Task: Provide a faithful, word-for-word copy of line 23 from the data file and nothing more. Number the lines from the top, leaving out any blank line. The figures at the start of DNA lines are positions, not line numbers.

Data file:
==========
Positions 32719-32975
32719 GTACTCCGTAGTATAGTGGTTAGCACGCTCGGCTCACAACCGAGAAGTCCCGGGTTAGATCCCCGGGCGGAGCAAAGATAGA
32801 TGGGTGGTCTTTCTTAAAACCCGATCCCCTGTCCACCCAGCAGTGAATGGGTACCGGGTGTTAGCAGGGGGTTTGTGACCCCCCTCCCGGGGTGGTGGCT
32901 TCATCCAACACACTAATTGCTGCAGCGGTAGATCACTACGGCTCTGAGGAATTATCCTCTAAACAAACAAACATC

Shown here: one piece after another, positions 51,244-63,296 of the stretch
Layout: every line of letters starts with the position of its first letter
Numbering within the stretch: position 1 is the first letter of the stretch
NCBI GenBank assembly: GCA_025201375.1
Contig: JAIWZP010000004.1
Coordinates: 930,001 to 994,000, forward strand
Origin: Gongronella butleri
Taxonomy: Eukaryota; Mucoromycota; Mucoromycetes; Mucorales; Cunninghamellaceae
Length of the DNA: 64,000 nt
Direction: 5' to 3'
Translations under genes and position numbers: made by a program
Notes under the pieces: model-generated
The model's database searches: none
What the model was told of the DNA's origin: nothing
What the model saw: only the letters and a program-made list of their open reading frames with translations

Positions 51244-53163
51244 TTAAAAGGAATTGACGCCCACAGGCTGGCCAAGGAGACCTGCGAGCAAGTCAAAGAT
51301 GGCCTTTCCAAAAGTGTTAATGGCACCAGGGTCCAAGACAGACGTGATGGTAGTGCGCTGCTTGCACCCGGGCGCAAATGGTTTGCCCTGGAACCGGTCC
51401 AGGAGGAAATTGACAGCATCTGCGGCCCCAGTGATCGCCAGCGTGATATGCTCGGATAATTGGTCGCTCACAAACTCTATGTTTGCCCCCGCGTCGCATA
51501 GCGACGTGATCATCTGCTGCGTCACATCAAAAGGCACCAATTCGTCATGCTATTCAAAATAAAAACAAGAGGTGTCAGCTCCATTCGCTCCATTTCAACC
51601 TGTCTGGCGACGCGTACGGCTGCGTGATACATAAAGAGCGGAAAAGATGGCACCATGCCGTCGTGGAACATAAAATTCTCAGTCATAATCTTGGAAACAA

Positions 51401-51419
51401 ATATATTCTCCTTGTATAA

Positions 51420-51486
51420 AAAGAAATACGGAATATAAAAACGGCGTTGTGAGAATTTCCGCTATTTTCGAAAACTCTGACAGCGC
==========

51401 AGGAGGAAATTGACAGCATCTGCGGCCCCAGTGATCGCCAGCGTGATATGCTCGGATAATTGGTCGCTCACAAACTCTATGTTTGCCCCCGCGTCGCATA